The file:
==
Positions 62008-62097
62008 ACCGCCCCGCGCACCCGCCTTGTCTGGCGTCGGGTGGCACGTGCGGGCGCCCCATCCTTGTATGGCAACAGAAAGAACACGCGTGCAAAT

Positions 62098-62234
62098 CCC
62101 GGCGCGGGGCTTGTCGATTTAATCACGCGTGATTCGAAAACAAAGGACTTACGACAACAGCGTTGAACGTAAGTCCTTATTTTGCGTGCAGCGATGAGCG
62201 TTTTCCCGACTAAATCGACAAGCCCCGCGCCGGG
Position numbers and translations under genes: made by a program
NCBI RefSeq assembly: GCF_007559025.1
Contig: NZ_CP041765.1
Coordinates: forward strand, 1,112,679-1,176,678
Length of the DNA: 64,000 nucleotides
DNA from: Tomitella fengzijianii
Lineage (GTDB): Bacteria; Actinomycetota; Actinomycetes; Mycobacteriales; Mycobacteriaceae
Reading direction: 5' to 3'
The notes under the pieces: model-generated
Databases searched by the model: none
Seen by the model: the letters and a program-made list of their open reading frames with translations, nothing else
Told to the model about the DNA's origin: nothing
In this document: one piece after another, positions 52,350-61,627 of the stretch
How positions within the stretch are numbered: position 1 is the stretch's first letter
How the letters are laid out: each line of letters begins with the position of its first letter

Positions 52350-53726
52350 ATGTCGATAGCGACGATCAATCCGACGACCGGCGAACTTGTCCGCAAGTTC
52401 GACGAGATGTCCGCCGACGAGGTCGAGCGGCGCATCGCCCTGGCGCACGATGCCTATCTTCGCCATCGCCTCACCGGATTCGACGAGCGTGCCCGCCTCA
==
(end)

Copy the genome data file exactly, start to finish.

Positions 62008-62097
62008 ACCGCCCCGCGCACCCGCCTTGTCTGGCGTCGGGTGGCACGTGCGGGCGCCCCATCCTTGTATGGCAACAGAAAGAACACGCGTGCAAAT

Positions 62098-62234
62098 CCC
62101 GGCGCGGGGCTTGTCGATTTAATCACGCGTGATTCGAAAACAAAGGACTTACGACAACAGCGTTGAACGTAAGTCCTTATTTTGCGTGCAGCGATGAGCG
62201 TTTTCCCGACTAAATCGACAAGCCCCGCGCCGGG
Position numbers and translations under genes: made by a program
NCBI RefSeq assembly: GCF_007559025.1
Contig: NZ_CP041765.1
Coordinates: forward strand, 1,112,679-1,176,678
Length of the DNA: 64,000 nucleotides
DNA from: Tomitella fengzijianii
Lineage (GTDB): Bacteria; Actinomycetota; Actinomycetes; Mycobacteriales; Mycobacteriaceae
Reading direction: 5' to 3'
The notes under the pieces: model-generated
Databases searched by the model: none
Seen by the model: the letters and a program-made list of their open reading frames with translations, nothing else
Told to the model about the DNA's origin: nothing
In this document: one piece after another, positions 52,350-61,627 of the stretch
How positions within the stretch are numbered: position 1 is the stretch's first letter
How the letters are laid out: each line of letters begins with the position of its first letter

Positions 52350-53726
52350 ATGTCGATAGCGACGATCAATCCGACGACCGGCGAACTTGTCCGCAAGTTC
52401 GACGAGATGTCCGCCGACGAGGTCGAGCGGCGCATCGCCCTGGCGCACGATGCCTATCTTCGCCATCGCCTCACCGGATTCGACGAGCGTGCCCGCCTCA